Eduardo Garcia-Villada, assistant professor of Spanish in the World Languages and Cultures Program, will give a lecture on using impromptu video recorded interviews to study Mexican cultural identity in the third presentation of the fall 2010 Drake Center for the Humanities Colloquium Series.
The free, public lecture, titled, “Mexico Celebrates 2010: Learning about Mexican Identity with Authentic Videos,” will be held from 3:30 to 5 p.m. Friday, Oct. 22, in the Honors Lounge of Medbury Hall, 2730 Forest Ave, on Drake campus.
The presentation will include spontaneous video interviews that Garcia-Villada collected from scholars and residents in Mexico City and Guadalajara in July. The unrehearsed and unscripted videos — collected during the 100th anniversary of the Mexican Revolution and the 200th anniversary of Mexican Independence from Spain — touch on broad topics of Mexican cultural identity and current issues, including the war on drugs.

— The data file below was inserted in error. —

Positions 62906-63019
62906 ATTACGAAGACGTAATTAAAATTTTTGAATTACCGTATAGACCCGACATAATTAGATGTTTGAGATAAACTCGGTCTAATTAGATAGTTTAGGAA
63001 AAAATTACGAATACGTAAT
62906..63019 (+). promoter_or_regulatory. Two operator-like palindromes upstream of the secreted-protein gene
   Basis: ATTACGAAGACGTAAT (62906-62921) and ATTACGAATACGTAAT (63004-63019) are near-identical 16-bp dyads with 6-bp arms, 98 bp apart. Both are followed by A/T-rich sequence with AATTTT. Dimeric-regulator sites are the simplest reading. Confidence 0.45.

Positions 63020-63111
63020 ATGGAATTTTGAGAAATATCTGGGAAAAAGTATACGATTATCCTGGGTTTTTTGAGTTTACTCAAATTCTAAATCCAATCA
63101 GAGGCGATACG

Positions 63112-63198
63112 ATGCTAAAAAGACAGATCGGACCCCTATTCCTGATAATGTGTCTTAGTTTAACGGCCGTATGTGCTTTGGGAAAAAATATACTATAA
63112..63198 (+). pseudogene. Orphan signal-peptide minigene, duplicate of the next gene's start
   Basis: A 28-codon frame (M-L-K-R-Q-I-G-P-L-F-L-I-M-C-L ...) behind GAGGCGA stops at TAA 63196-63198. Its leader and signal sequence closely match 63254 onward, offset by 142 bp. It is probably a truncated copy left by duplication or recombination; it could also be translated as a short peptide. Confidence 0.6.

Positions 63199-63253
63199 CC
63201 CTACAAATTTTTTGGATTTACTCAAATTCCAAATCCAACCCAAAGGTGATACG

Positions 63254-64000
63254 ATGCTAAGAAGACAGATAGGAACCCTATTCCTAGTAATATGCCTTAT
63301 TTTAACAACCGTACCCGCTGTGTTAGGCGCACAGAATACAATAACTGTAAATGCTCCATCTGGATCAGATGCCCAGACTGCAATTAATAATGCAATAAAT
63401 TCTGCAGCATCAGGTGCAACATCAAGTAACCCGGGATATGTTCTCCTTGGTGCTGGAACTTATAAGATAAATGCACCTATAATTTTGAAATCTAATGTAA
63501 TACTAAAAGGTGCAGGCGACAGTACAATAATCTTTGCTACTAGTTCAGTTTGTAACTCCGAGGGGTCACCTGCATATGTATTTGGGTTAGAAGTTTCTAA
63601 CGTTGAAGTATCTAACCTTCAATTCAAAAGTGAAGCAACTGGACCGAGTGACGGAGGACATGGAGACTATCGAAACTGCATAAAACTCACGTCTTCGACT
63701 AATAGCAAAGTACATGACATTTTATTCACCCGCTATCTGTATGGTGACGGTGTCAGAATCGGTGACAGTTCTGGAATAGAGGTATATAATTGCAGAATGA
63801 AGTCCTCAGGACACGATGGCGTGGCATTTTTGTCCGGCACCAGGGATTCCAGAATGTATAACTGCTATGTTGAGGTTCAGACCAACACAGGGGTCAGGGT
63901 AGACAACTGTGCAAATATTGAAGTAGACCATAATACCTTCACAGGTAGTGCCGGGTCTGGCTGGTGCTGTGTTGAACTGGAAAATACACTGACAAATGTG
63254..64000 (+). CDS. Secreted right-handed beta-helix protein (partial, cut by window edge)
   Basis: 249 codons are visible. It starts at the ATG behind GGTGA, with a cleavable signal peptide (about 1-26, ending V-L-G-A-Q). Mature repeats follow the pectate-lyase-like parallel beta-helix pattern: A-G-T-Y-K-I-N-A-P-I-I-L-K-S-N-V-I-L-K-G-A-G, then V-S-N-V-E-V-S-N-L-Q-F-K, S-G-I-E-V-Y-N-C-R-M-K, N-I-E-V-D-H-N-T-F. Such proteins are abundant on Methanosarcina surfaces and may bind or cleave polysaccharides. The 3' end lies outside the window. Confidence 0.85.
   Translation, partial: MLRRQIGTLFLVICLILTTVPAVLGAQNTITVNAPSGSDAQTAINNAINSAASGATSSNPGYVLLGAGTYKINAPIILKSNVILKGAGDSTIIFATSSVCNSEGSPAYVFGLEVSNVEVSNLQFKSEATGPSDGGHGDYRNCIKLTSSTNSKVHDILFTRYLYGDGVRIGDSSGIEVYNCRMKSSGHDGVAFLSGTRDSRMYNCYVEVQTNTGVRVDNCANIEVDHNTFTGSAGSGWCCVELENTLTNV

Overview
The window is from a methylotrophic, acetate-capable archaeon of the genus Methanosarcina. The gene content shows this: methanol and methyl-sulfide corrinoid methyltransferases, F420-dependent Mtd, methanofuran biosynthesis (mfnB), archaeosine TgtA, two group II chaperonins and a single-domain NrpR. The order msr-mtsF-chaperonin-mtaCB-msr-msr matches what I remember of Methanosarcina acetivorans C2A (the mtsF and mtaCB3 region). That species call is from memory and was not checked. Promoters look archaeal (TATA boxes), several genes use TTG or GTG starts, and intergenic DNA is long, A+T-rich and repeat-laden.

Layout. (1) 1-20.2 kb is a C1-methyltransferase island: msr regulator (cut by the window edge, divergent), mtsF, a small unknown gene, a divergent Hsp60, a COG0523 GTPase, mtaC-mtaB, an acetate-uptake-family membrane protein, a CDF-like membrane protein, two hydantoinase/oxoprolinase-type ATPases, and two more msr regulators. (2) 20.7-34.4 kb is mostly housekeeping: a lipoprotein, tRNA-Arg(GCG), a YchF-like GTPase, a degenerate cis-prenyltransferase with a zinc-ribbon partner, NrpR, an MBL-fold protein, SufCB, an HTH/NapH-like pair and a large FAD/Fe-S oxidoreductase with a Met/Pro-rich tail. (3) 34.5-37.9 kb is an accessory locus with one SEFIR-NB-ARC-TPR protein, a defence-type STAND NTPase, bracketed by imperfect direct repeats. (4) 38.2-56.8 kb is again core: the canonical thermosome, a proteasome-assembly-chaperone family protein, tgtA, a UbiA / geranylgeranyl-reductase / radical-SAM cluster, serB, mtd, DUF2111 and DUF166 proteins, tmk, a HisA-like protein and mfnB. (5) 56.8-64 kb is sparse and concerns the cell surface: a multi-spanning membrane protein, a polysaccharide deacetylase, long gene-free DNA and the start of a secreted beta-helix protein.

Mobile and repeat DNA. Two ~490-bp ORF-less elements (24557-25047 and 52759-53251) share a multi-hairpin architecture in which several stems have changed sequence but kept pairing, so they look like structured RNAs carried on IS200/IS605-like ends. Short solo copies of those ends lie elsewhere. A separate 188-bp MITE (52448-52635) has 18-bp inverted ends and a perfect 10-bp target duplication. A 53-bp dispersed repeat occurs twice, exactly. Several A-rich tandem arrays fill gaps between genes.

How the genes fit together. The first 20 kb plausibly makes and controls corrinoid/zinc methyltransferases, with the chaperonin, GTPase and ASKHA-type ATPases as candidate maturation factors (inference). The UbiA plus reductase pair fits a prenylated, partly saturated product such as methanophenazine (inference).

Also at the lecture, Garcia-Villada will discuss techniques for producing useful videos. Garcia-Villada teaches Spanish language courses and courses in Latin American cinema and Mexican and Colombian cultural identity.
Garcia-Villada received a Ph.D in curriculum and instructional technology from Iowa State University. His research and writing are in Spanish language proficiency assessment, Latin American cultural studies and student motivation to study Spanish language and cultures in computer-assisted, language-learning environments.
This lecture on Mexican identity is the third of five lectures in the fall 2010 Drake Center for the Humanities Colloquium Series. The Humanities Colloquium Series will continue with the following presentations, which will take place from 3:30 to 5 p.m. in the Honors Lounge of Medbury Hall:
Â· Nov. 5 — Joan Faber McAlister, assistant professor of rhetoric, “Intimate Artifacts and Aesthetic Agents: Rhetorics of Preservation and Transformation in Two South African Prison Museums”
Â· Nov. 19 — Renee Cramer, assistant professor of law, politics and society, “Signs at Odds? Reading Law, Legitimacy and Authenticity in Tribal Demarcations”
The University’s Center for the Humanities sponsors the ongoing colloquium series that features faculty members whose work involves questions and topics relevant to the humanities. “¨”¨For more information about the series, contact Joseph Schneider at 515-271-2158 or email@example.com.